It is the night of the Grand Ball at Small Hall (which does not live up to its name, and is in fact huge!), with a grand ball, but Sally and Paul Small are too little and therefore must remain in their rooms while everybody else is having fun. But when Paul’s teddy goes astray, the children have no choice but sneak into the party in their quest for the much-loved bear. But they unknowingly wreak havoc on the way.
In the best tradition of many classic stories where children take the lead in all the action and are barely, if at all, supervised, The Big Adventure of The Smalls is a delightful tale of two siblings who are not quite ready to go to sleep when expected to. Helen Stephens’ style itself is reminiscent of times long past: one can spot of a little bit of Ardizzone, a little bit of Sempé (even though he worked mainly in black and white, there is just a little je ne sais quoi which reminds me of his work), with a touch of the cheekiness of Bemelmans’ Madeline in her drawings. But I also love her very own way of drawing soft yet very expressive features on her characters, as well as the way she uses space in her spreads. Her artwork is lavishly coloured, with a very clever some colours, such the wonderful use of yellow that help convey light so effectively. All together, they help express the overall atmosphere of the evening party in the grand house, and how attractive this might be to the children.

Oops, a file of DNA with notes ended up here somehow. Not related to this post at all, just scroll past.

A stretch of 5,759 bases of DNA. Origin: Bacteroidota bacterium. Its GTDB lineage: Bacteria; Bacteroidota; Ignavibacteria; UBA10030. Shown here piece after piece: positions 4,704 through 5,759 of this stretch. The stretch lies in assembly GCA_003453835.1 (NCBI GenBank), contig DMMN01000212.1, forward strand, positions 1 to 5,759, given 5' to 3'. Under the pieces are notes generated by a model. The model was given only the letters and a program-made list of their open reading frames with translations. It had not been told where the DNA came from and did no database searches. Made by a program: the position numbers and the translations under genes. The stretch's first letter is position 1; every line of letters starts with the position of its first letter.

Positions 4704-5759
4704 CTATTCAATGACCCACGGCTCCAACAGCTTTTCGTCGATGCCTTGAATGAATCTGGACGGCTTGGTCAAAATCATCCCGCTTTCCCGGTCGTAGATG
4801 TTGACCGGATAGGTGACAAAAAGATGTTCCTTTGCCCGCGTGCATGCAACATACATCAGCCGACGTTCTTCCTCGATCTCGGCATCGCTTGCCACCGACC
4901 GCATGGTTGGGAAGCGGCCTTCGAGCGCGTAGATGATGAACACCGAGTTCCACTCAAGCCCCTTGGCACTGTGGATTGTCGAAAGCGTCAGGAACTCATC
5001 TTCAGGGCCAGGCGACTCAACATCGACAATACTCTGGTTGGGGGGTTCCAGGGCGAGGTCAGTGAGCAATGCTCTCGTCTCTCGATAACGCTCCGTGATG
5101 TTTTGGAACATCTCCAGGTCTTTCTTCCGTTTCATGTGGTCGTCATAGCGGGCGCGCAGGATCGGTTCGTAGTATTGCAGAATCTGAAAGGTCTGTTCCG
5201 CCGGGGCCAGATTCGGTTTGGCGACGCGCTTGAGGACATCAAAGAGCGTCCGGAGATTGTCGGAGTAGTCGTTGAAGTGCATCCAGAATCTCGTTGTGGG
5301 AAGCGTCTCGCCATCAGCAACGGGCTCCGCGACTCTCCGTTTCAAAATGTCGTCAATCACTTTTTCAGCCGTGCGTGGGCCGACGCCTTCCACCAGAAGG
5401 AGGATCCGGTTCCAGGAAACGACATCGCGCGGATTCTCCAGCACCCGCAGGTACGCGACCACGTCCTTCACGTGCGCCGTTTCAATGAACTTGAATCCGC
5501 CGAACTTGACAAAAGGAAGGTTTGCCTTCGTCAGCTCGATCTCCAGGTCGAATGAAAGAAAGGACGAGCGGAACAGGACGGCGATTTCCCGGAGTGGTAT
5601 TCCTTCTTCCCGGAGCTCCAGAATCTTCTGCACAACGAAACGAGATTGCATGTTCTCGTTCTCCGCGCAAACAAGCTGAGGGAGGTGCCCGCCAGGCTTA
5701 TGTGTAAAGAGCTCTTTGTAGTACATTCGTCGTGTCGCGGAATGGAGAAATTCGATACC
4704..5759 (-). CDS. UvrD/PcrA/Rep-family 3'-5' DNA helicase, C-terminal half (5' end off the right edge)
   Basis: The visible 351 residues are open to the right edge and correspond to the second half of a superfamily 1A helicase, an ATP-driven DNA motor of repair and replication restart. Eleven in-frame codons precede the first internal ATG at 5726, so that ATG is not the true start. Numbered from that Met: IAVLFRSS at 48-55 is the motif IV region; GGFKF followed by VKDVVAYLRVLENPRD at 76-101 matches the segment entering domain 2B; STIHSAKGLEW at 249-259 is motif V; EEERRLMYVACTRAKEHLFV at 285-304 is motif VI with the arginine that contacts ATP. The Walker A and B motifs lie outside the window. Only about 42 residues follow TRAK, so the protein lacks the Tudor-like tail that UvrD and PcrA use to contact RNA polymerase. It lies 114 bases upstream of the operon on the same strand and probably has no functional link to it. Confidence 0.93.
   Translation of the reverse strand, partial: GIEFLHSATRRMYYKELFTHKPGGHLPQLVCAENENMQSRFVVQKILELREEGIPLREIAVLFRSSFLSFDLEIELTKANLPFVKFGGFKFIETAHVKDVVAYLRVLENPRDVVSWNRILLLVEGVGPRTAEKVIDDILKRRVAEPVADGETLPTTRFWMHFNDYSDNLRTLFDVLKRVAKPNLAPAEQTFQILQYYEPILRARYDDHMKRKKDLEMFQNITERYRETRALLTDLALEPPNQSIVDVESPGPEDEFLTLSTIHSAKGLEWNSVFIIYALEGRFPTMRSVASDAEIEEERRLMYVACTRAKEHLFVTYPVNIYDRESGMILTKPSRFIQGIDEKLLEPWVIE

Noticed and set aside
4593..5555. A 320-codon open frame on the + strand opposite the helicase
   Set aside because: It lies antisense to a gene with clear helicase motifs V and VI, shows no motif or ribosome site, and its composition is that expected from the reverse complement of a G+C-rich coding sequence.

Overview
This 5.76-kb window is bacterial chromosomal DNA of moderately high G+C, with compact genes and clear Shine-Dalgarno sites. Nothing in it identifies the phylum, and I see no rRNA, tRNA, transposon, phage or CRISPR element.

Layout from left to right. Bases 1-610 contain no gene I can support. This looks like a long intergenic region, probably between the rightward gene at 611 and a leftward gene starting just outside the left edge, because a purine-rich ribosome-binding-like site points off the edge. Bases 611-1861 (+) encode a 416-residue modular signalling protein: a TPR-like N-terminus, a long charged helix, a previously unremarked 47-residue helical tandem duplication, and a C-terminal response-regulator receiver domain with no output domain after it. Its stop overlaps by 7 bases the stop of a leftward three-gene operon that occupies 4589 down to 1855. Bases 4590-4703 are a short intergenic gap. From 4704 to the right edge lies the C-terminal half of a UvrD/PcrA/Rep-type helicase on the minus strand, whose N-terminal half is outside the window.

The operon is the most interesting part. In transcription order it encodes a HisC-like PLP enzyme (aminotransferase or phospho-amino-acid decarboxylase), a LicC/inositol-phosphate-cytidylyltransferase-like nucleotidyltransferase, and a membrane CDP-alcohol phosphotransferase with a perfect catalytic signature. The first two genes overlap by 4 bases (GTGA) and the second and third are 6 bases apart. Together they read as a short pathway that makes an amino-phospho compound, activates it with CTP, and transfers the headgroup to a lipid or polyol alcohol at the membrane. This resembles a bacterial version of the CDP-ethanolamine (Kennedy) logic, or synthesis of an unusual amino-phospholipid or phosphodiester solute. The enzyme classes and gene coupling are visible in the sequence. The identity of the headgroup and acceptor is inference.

The Big Adventure of The Smalls offers an interesting take on little children resisting bedtime. Sally and Paul are shown to embrace this, and use the opportunity to spy on the grown-ups’ party going on downstairs (let’s be honest, we have all done it at some point!). All sorts of shenanigans ensue, as the children are forced to crash the party to rescue the teddy that Paul has dropped from the top of the stairs. The humorous tone of the tale comes not only from their antics but also from the fact that the children are convinced that they have remained unnoticed. But with all their acrobatics and, literally, swinging from chandeliers, it is not hard to see why their audience grow as they continue on their quest. But this only shown through the artwork and this is will make it all the more delightful for little readers.
This book therefore offers an interesting bedtime story, as overactive toddlers and preschools are often encouraged to curb their enthusiasm at this time. Nothing wrong with a bit of reverse psychology, and The Big Adventure of The Smalls is such a fun, gorgeous-looking book that little bedtime renegades will undoubtedly ask for it again, and again.
All illustrations © Helen Stephens
Many thanks to Egmont Books for providing a review copy of “The Big Adventure of The Smalls”
Be sure to come back tomorrow to discover Helen Stephens’ Fabulous Five on a very special theme.